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How to put a hole in a 3" glass float? Answered

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I have a bunch of 3" glass fishing net floats and I want to put a 1/2" hole in them to put LEDs in them to make them lights.  Any ideas on how to do it without destroying the float would be appreciated?
I have attached a picture of what they look like.
Thanks for any help

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tgferreira184 (author)2012-07-17

you need a special drill bit like this and drill at low speed withou much strenght, otherwise the glass can crack and broke. Take as long as you need.
In my classroom two pals drilled glass. One toke 1 hour to drill a bottle. The hole got smooth. The other toke 5 minutes. The bottle got cracke and the hole square. So, take it slow.

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frollard (author)2012-07-16

http://www.homedepot.ca/product/1-2-inch-glass-tile-bit/969018

I've used a product like this (from any home improvement store) with GREAT ease to cut various holes in glass. Cuts the glass like butter, and leaves a nice straight edge. A little wet sandpaper (while wearing gloves) takes care of any sharp edges.

The exact ones I used looked more like
http://image.made-in-china.com/2f0j00MvFafuRCgYbB/Glass-Tile-Drill-Bit-TWD00023-.jpg

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iceng (author)frollard2012-07-17

This image
http://image.made-in-china.com/2f0j00MvFafuRCgYbB/Glass-Tile-Drill-Bit-TWD00023-.jpg
makes more sense as you would not need a removal bit gap in glass :)
I'm gonna try these on rocks.

A

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Re-design (author)2012-07-17

Which ever method you use you should wear gloves and EYE PROTECTION. These glass floats already have odd stresses in them and when cut may release those stresses and break throwing off chips. Cutting under water as mentioned by Burf will help greatly.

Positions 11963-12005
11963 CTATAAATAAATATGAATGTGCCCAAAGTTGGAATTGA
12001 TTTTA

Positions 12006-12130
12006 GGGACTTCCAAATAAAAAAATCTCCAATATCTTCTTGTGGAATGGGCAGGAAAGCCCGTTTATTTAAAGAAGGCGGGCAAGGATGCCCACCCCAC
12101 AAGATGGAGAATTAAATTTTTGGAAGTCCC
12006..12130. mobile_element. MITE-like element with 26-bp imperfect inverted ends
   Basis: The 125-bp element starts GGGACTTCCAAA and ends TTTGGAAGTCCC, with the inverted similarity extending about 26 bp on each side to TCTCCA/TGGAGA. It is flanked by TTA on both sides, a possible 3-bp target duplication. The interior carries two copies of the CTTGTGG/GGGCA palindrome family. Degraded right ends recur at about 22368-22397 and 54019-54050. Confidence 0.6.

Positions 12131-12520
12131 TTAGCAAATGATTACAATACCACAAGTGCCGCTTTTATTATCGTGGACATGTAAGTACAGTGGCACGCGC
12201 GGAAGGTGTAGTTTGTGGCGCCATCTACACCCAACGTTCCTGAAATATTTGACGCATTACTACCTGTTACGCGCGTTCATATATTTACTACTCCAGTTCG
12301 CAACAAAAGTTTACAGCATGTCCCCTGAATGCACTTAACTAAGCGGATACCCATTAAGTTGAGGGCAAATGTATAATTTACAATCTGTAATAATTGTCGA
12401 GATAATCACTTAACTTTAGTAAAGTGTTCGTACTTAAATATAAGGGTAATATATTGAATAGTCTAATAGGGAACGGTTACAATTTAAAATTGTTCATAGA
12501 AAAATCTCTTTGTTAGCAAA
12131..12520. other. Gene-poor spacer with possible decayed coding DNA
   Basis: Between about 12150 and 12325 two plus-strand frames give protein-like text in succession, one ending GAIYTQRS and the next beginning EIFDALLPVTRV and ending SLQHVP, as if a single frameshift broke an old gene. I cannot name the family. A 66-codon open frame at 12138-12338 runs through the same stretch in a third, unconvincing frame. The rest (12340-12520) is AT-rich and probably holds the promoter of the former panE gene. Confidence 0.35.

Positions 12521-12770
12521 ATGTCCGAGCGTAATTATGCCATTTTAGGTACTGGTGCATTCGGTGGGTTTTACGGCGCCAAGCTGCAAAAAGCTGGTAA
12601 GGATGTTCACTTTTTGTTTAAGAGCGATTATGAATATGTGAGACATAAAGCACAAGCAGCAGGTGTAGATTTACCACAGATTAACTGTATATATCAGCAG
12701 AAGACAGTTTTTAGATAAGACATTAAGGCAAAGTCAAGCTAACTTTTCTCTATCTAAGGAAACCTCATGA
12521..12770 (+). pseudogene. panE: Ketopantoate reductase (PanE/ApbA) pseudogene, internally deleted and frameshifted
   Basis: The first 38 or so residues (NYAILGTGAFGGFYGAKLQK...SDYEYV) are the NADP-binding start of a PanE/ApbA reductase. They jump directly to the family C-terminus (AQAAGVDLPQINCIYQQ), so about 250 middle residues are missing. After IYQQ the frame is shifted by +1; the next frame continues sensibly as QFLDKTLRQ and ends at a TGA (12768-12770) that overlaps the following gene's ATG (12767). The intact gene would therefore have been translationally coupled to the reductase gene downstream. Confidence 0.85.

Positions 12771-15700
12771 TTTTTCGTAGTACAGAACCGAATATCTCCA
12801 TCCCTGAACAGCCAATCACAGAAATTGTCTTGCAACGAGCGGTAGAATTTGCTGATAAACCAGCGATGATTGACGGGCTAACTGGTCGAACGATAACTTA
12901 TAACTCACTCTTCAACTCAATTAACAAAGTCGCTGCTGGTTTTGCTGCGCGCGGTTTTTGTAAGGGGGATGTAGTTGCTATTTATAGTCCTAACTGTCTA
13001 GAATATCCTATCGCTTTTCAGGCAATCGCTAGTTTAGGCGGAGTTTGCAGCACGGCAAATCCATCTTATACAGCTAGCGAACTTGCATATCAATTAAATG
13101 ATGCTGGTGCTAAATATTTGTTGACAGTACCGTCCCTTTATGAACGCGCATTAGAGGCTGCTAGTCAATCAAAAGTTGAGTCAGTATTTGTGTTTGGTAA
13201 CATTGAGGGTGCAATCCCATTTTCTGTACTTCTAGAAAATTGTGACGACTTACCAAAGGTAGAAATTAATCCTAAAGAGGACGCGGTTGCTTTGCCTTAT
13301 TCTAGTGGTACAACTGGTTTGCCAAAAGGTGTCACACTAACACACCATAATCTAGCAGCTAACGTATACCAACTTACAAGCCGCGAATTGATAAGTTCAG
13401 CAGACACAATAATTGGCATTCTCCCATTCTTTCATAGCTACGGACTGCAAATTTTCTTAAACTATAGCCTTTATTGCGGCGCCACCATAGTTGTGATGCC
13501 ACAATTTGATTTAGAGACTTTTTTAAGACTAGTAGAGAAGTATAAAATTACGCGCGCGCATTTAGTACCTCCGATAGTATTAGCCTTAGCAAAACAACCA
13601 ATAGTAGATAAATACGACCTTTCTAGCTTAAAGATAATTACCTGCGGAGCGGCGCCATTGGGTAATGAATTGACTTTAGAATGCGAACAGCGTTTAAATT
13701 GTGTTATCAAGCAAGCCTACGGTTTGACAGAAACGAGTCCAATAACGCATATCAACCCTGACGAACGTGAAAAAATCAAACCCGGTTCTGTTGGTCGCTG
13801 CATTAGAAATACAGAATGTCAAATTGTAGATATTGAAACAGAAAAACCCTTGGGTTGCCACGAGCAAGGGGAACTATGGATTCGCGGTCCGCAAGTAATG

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rhargesheimer (author)2012-07-17

Thanks all. I'll report back and let you know how it turns out.

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Burf (author)2012-07-16

Use a 1/2" diamond plated hole saw. It will cost you $15 to $20 U.S. in most hardware stores.
Chuck the bit into a BATTERY POWERED drill and hold the glass under a slow but steady stream of water and slowly drill the hole where needed. Don't apply any more pressure to the drill bit than needed to lightly abrade away the glass. The break-through point, where the bit finally cuts through the glass, is the most precarious, where most breakage occurs.
Practice a few times on some old bottles to get a feel for the process. And, expect to break a few no matter how carefully you work.

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canucksgirl (author)2012-07-16

You can buy hole cutting saw blades for glass. Just pick the right diameter and steady the glass float in a padded vice (just enough that it won't move around), and carefully make your hole.

I've seen holes cut into bottles this way (which worked fine), but I don't think there's any process that can ensure you won't break a few of the floats.

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